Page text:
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The Beatles - Abbey Road CD (album) cover


The Beatles



4.47 | 934 ratings

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5 stars Rating: 10/10

The Beatles revolutionized music industry after releasing "Revolver" and "Sgt. Pepper", but they had never sounded so creative, challenging, inspired, genial as on "Abbey road".

Besides all the avant-garde merits the band accomplished in a short period of time, they manage to release their most carefully produced recording: a set of impeccable songs recorded extremely fussy and also flawless registered.

They were maturing in giant steps from one work to another and, though "Let it be" was their last release, "Abbey road" was actually the last time they joint their skills together into a recording studio.

Despite the fact they weren't recording together in the same room -at this point their human relationship was definitely broken-, the music didn't suffer even a bit of that.

Lennon was fully inspired as he shows us his most challenging side on "Come together", featuring one of the most glorious bass lines ever; then he finishes the 1st part of the album with the mind-blowing masterpiece "I want you (she's so heavy)", perhaps Lennon's best song ever with The Beatles -unfortunately mostly overpassed- in which the band crosses another thick line: Lennon takes a step forward the fury and potency of Mc Cartney's heavy metal seed "Helter skelter" and adds his usual psychedelic visions giving birth the first perfect commune between heavy metal and progressive rock into an almost 8 minutes suite: unbelievable.

Mc Cartney shows his wonderful changes of mood: he goes from silly on "Maxwell's silver hammer" and its delightfully rhythm, to shameless confessional man on "Oh! darling".

And Harrison is overwhelming and writes one of the greatest ballads ever, the emotive "Something"

Although the term "concept album" couldn't be fully applied as on "Sgt. Pepper", it would be totally wrong to dismiss it completely; on side 1 we find individual songs, but on almost the entire side 2 each one of the pieces are not only related but attached in-between them.

And if the 1st part shows great achievements and potential, the 2nd knocks you out, leaving you speechless.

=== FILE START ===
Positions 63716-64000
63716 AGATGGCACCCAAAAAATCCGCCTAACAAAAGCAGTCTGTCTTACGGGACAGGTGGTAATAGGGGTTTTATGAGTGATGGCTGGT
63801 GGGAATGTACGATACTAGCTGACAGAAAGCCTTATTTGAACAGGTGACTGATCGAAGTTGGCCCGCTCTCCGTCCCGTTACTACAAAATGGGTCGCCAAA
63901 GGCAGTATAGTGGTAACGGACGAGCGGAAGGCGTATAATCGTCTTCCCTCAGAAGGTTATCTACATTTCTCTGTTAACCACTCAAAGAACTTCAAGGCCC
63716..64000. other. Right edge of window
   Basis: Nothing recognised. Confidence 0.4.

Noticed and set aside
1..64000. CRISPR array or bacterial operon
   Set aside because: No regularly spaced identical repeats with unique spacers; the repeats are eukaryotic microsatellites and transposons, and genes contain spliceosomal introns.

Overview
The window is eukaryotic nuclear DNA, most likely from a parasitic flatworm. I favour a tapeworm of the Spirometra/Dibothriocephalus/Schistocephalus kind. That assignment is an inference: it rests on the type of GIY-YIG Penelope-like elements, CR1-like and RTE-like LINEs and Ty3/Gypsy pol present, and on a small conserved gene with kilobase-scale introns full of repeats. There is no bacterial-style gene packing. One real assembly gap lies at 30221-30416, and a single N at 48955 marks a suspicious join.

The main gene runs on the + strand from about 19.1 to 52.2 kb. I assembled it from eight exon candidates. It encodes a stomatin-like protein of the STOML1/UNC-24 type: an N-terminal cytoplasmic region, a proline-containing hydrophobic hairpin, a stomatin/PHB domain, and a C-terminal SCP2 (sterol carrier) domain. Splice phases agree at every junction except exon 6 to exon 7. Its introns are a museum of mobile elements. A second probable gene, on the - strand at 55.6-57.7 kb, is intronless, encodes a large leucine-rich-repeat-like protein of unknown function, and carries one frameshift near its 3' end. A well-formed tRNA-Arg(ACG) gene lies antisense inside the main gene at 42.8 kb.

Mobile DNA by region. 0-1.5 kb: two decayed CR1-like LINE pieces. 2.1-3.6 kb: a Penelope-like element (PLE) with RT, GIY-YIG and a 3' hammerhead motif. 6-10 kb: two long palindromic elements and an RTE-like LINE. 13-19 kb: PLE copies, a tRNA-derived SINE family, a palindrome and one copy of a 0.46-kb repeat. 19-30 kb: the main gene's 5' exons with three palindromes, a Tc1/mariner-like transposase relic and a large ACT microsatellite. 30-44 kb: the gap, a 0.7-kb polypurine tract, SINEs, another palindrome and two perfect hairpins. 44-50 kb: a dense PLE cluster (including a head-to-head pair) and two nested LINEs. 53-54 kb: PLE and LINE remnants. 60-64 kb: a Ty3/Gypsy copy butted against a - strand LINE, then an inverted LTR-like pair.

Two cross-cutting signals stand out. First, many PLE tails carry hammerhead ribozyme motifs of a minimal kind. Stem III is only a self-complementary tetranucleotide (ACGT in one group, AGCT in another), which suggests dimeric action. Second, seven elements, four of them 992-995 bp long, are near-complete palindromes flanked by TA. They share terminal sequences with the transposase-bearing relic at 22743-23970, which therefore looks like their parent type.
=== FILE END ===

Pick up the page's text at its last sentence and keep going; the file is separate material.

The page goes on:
Harrison shines once again with the folk jewel piece "Here comes the sun".

Mc Cartney is now angry and tells-off against music business on "You never give me your money" -title speaks for itself-.

Lennon comes from his incredible dense but genial "I want you" and takes a 180 degrees spin on the beautiful and heavenly "Because", another masterpiece.

And at this point if you're about to fall, they hit you with a killer punch up with a colorful and innovate collage of stunning songwriting short pieces that actually have a high value individually, but all together manage to form an incredible and crushing finale -Mc Cartney closes it all with the now evocative phrase: "...And in the end, the love you take is equal to the love you make..."-

"Abbey road" is the best The Beatles made in their entire career.

You can't choose a superior figure here -as on other albums-.

Lennon is more creative, eloquent and inspired than ever.

Mc Cartney is unafraid of showing every different artistic aspect and genial compositions as never before (oh my God, I almost forgot: please do yourself a favor and check -besides "The end"- "She came in through the bathroom window" and "Golden slumbers"... you'll have to thank me then...).

And, as never before happened on any other Beatles' release, many critics and part of the audience pointed Harrison as the stand out songwriter on this one because of those 2 precious pieces "Something" and "Here comes the sun".

That's why this is the best Beatles work ever; simply because this is Beatles at their best.

Mattiias | 5/5 |


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